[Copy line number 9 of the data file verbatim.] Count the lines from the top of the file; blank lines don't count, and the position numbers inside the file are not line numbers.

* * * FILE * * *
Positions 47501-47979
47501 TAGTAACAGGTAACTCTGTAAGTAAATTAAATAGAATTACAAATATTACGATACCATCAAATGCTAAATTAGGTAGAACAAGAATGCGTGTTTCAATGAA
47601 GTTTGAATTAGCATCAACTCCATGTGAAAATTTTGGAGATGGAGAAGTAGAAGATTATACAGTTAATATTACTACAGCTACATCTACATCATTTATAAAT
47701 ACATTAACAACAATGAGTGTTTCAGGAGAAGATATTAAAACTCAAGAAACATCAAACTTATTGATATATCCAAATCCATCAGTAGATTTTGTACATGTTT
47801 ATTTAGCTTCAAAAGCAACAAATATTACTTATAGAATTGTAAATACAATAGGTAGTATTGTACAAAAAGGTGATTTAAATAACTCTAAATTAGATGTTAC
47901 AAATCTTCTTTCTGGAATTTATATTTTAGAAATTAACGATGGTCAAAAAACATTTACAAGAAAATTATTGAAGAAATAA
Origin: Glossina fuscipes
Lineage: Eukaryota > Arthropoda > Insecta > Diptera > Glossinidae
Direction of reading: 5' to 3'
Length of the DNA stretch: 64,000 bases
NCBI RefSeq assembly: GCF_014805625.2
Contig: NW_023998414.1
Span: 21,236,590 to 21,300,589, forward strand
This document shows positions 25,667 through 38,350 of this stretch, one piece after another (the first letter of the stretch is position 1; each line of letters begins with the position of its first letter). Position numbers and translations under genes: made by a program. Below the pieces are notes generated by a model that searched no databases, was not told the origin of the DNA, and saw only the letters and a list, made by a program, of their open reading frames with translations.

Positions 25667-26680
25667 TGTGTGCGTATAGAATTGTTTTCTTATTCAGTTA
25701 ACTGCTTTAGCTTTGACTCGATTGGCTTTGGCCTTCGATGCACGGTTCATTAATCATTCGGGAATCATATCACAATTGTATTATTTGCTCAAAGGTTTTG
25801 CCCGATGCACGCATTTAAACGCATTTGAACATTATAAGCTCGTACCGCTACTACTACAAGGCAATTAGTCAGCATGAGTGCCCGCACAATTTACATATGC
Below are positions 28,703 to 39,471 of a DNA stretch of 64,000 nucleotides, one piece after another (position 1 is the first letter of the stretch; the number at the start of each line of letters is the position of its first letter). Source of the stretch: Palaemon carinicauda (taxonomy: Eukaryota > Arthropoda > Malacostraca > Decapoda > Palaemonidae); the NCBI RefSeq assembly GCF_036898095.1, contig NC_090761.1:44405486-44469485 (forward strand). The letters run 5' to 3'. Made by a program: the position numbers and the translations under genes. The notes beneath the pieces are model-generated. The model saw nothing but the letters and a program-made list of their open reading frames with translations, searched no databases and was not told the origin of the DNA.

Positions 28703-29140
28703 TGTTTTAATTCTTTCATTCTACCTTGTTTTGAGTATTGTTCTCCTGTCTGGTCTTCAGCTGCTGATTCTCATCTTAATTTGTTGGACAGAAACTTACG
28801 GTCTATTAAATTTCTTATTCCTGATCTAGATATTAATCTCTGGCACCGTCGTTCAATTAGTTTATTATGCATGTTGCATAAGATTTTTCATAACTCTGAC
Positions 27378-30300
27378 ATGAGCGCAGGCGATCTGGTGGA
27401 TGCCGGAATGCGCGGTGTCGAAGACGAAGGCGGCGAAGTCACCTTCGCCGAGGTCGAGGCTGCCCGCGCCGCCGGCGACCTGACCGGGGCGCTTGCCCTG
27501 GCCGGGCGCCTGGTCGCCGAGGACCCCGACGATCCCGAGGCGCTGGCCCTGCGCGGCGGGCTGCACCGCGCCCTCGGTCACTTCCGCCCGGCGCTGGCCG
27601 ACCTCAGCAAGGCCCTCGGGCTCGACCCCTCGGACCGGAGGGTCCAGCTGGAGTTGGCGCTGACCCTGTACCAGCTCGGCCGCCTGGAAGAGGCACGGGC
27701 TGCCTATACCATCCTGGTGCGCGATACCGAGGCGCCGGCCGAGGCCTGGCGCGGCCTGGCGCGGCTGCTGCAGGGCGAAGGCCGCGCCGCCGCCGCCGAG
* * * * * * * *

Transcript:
Direction of reading: 5' to 3'